Proposed N11/M11 road improvement scheme, Co. Wicklow
Through this submission the Irish Georgian Society notes its serious concerns about the impact of the proposed N11/M11 road improvement scheme on protected structures and historic designed landscapes lying within the designated route corridor options. It also wishes to express its dismay at the apparent lack of any consideration given to the impact of these options on sites and areas that are of regional and national heritage significance.
The Irish Georgian Society is a membership organisation, which encourages and promotes the conservation of distinguished examples of architecture and the allied arts of all periods in Ireland. These aims are achieved through our education programmes, by supporting and undertaking conservation works, publishing original research, planning participation and fundraising. The Society has had a marked and widely acknowledged impact on the conservation of built heritage in the state and has wide experience of the problems associated with the restoration, repair and maintenance of the fabric of historic property.
Approximate locations of the Cottage Orne and of the Goulding Summerhouse
Picturesque and designed landscapes of Wicklow
County Wicklow is often referred to as the Garden of Ireland and has been a renowned destination for tourism and for artists since the eighteenth-century. The draw was, as it is today, the picturesque landscape and its surprising dramatic topography and ancient and more recent woodlands. Given its proximity to Dublin, the area subject to the current road improvement scheme historically drew most attention and formed the subject of celebrated works by artists such as Thomas
Roberts (1748-1777), George Barrett (1732-1784) and William Ashford (1746-1824). Its picturesque qualities were further explored in publications such as Thomas Fisher’s Scenery of Ireland (1796) and Thomas Milton’s Seats and Demesnes of the Nobility and Gentry of Ireland (1783).
The current road improvement scheme would have a devastating impact on the distinctive character of an area which has drawn visitors for centuries and would see the irretrievable loss or significant diminution of multiple sites through demolition or massive earth works.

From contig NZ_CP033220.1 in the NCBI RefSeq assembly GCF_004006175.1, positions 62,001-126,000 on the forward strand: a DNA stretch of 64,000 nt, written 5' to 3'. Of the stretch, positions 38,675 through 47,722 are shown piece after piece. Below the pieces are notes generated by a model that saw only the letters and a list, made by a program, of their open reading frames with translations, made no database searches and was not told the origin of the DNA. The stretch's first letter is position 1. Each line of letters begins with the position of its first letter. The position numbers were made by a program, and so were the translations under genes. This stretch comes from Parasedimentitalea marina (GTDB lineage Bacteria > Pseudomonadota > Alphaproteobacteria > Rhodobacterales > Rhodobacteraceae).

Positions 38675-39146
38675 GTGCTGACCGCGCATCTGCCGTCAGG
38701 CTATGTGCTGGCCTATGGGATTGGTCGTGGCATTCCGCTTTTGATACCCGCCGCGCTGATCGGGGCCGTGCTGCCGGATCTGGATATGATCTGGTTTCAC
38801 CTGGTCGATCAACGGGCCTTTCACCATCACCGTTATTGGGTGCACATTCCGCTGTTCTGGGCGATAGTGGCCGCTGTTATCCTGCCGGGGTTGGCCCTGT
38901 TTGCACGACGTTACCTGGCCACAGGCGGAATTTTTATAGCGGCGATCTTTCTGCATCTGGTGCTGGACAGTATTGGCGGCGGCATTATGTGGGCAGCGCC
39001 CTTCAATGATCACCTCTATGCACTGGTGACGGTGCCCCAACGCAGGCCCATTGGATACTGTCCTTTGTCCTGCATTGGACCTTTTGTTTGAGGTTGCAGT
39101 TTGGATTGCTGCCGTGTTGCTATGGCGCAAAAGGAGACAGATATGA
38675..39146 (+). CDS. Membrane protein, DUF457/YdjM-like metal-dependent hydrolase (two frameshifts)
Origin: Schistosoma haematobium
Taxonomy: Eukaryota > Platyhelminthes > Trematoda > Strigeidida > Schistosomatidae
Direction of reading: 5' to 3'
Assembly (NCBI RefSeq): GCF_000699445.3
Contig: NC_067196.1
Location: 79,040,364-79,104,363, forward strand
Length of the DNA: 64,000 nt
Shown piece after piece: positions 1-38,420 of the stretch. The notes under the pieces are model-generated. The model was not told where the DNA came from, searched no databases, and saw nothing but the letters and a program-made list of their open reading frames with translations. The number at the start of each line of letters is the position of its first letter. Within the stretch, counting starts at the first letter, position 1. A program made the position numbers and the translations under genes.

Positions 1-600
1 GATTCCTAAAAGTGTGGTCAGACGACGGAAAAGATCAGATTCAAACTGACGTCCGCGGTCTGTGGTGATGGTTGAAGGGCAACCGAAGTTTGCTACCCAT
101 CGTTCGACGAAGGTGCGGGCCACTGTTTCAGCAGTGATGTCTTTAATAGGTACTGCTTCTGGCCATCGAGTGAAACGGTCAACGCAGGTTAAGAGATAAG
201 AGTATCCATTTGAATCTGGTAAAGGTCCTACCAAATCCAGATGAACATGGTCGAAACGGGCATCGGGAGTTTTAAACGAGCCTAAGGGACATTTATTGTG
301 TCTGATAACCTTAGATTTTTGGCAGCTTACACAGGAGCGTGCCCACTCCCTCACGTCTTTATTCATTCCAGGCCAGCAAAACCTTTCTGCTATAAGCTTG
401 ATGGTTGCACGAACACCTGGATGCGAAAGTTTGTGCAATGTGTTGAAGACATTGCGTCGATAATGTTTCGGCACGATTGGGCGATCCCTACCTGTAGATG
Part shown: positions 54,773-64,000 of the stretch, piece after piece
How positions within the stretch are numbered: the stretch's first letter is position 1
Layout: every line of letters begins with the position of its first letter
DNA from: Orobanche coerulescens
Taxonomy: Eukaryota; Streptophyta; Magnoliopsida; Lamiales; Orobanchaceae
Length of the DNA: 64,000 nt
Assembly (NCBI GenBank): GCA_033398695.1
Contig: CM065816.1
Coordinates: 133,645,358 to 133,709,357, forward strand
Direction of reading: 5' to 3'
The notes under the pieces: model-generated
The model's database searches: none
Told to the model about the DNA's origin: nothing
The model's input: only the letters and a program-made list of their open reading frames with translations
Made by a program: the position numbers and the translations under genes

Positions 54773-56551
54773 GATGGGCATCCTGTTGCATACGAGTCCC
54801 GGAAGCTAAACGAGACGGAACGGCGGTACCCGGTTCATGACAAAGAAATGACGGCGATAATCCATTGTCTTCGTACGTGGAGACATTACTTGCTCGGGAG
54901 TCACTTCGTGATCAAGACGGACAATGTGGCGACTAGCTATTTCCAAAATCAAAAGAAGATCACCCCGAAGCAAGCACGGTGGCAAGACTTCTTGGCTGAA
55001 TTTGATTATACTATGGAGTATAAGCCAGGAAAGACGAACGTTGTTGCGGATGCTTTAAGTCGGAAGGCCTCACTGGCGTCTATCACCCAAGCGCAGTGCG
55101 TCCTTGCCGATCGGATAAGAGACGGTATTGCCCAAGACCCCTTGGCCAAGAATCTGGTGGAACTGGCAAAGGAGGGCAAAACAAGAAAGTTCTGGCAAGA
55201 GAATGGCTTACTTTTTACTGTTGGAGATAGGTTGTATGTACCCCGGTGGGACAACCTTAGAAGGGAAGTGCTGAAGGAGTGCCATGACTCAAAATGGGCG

The Irish Georgian Society’s submission considers the impact of the proposed routes on the following houses and landscapes: Dargle Cottage (protected structure), Kilcroney House (protected structure), Hollybrook House (protected structure), Bellvue Demesne, Tinnapark House (protected structure), and Mount Kennedy House (protected structure).
The Dargle River valley was perhaps the best well known of Wicklow’s scenic destinations in the eighteenth and nineteenth centuries and was described in 1796 by Jonathon Fisher as follows:
The Glen called the Dargle is in the county of Wicklow, 10 miles from Dublin. It commences near Tinnehinch… and extends for about one and a half mile. It is formed by two hills separated by a close and deep precipice, through the bottom of which, a rapid stream forces its passage over large detached rocks in a winding direction towards Bray, where it unites with the waters of the Irish Channel. Fisher, 1796, Scenery of Ireland, plate XXIV
The current road proposals would have a direct and severe impact on the northern end of the valley. This picturesque area is the home of an important garden situated on either side of a steep river gorge that was laid out by Sir Basil and Lady Goulding in the 1940s. Two protected structures lie within the gardens: Dargle Glen/Cottage (RPS ref. 03- 36 ), a cottage orné built for Sir Basil and Lady Goulding to the designs of Michael Scott and Partners; and the Goulding Summerhouse (RPS ref 03-37) described by the National Inventory of Architectural Heritage as:
A starkly modernist structure whose impact is made all the greater by its idyllic well-wooded setting. Perhaps the most dramatic and memorable later 20th-century building in the whole county.